Rates of dinitrogen fixation and the abundance of diazotrophs in North American coastal waters between Cape Hatteras and Georges Bank

M. R. Mulholland, P. W. Bernhardt, J. L. Blanco-Garcia, A. Mannino, K. Hyde, E. Mondragon, K. Turk, P. H. Moisander and J. P. Zehr

Limnol. Oceanogr., 57(4), 2012, 1067-1083 | DOI: 10.4319/lo.2012.57.4.1067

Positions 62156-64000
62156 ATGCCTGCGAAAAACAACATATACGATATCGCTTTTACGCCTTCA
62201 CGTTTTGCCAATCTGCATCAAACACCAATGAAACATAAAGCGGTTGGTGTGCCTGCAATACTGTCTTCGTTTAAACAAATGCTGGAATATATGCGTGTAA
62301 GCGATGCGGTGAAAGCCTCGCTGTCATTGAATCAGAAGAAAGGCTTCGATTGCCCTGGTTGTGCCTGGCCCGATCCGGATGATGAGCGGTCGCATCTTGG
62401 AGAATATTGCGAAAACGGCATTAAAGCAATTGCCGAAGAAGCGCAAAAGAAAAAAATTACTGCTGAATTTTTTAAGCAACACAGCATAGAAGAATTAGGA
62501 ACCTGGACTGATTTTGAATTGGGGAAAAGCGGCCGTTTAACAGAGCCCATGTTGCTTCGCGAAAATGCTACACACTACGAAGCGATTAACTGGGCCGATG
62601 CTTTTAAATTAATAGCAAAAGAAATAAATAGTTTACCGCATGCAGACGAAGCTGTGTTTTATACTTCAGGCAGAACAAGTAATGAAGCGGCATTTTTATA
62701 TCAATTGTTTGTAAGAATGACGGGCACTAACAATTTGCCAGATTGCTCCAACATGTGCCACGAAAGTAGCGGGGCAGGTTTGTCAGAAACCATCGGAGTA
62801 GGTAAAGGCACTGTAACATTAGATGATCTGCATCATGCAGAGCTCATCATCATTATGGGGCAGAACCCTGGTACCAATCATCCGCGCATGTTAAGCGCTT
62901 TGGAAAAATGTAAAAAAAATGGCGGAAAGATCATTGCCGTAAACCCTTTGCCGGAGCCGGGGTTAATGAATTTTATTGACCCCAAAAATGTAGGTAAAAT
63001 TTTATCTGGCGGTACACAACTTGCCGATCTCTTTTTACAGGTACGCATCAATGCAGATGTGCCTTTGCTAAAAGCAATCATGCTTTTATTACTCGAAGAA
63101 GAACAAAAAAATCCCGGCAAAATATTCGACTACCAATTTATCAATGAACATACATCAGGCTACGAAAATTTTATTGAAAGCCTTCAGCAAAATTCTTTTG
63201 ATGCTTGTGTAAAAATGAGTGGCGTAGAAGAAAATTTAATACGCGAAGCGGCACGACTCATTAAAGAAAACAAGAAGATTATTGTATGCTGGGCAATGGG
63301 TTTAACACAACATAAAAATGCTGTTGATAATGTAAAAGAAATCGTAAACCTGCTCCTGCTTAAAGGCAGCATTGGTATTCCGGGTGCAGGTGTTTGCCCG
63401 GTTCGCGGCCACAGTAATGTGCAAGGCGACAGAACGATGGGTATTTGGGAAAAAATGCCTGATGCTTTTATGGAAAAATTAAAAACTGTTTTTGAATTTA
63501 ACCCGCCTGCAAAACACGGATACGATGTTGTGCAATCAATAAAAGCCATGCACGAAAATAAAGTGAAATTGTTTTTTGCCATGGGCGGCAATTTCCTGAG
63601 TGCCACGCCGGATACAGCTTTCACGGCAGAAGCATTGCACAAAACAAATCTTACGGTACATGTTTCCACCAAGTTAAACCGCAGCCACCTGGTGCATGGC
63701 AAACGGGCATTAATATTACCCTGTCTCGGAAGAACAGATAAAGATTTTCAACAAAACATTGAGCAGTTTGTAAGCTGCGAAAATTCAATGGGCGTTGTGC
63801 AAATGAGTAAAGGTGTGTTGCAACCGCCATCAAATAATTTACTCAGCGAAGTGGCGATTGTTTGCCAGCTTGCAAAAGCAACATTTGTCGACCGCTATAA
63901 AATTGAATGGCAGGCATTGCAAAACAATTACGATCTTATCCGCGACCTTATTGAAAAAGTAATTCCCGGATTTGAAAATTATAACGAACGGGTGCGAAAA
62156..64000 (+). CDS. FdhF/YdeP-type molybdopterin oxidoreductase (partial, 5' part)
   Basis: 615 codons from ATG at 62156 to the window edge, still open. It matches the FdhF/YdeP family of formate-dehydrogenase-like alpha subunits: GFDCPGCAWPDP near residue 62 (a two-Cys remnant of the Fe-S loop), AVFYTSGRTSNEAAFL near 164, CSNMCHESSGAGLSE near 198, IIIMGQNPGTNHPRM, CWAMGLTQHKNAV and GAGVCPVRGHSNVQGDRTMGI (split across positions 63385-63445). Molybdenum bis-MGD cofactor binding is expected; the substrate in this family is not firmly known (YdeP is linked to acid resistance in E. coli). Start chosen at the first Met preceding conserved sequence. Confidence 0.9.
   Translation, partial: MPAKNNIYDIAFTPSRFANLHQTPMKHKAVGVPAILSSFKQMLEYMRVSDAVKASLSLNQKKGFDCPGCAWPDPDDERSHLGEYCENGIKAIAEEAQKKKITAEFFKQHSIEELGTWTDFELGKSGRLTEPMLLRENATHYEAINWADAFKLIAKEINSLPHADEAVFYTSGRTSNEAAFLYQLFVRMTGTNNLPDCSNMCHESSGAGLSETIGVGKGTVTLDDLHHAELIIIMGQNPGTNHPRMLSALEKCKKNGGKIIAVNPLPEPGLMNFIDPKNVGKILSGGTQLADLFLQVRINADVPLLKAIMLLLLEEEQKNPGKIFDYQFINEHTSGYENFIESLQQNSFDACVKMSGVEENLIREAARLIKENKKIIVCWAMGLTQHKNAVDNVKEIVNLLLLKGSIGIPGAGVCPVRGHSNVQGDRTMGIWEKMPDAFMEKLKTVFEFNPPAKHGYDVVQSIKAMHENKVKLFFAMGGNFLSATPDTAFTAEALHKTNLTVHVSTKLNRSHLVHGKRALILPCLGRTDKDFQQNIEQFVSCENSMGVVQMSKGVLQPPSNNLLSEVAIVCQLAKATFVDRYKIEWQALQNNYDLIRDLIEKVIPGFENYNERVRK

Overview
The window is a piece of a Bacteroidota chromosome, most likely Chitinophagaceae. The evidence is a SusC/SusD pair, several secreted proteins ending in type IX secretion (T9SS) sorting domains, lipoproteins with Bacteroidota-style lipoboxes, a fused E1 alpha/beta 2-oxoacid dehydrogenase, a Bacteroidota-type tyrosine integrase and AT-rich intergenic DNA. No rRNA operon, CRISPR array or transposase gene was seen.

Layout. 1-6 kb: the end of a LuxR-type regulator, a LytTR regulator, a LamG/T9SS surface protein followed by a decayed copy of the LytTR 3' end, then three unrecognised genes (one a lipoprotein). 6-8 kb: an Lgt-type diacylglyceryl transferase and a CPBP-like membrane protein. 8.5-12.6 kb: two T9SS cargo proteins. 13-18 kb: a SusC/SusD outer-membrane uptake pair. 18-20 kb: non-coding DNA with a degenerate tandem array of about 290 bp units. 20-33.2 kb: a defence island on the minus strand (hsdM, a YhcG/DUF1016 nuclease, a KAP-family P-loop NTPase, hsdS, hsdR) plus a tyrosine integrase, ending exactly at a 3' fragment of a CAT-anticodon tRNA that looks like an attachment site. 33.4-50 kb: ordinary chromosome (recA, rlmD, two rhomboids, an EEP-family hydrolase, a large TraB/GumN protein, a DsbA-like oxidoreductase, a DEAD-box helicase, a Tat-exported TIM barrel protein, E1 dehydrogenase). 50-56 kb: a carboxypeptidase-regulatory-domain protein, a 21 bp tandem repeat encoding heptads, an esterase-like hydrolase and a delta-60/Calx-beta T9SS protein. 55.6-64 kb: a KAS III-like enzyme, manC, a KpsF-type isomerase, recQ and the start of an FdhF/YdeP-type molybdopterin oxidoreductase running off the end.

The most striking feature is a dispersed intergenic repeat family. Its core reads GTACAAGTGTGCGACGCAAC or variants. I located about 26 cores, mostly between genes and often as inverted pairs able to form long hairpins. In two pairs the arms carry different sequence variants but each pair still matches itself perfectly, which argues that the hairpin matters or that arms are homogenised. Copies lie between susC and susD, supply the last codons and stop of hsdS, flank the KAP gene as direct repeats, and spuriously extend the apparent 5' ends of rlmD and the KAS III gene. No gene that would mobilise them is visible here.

ABSTRACT: We coupled dinitrogen (N2) fixation rate estimates with molecular biological methods to determine the activity and abundance of diazotrophs in coastal waters along the temperate North American Mid-Atlantic continental shelf during multiple seasons and cruises. Volumetric rates of N2 fixation were as high as 49.8 nmol N L-1 d-1 and areal rates as high as 837.9 µmol N m-2 d-1 in our study area. Our results suggest that N2 fixation occurs at high rates in coastal shelf waters that were previously thought to be unimportant sites of N2 fixation and so were excluded from calculations of pelagic marine N2 fixation. Unicellular N2-fixing group A cyanobacteria were the most abundant diazotrophs in the Atlantic coastal waters and their abundance was comparable to, or higher than, that measured in oceanic regimes where they were discovered. High rates of N2 fixation and the high abundance of diazotrophs along the North American Mid-Atlantic continental shelf highlight the need to revise marine N budgets to include coastal N2 fixation. Integrating areal rates of N2 fixation over the continental shelf area between Cape Hatteras and Nova Scotia, the estimated N2 fixation in this temperate shelf system is about 0.02 Tmol N yr-1, the amount previously calculated for the entire North Atlantic continental shelf. Additional studies should provide spatially, temporally, and seasonally resolved rate estimates from coastal systems to better constrain N inputs via N2 fixation from the neritic zone.

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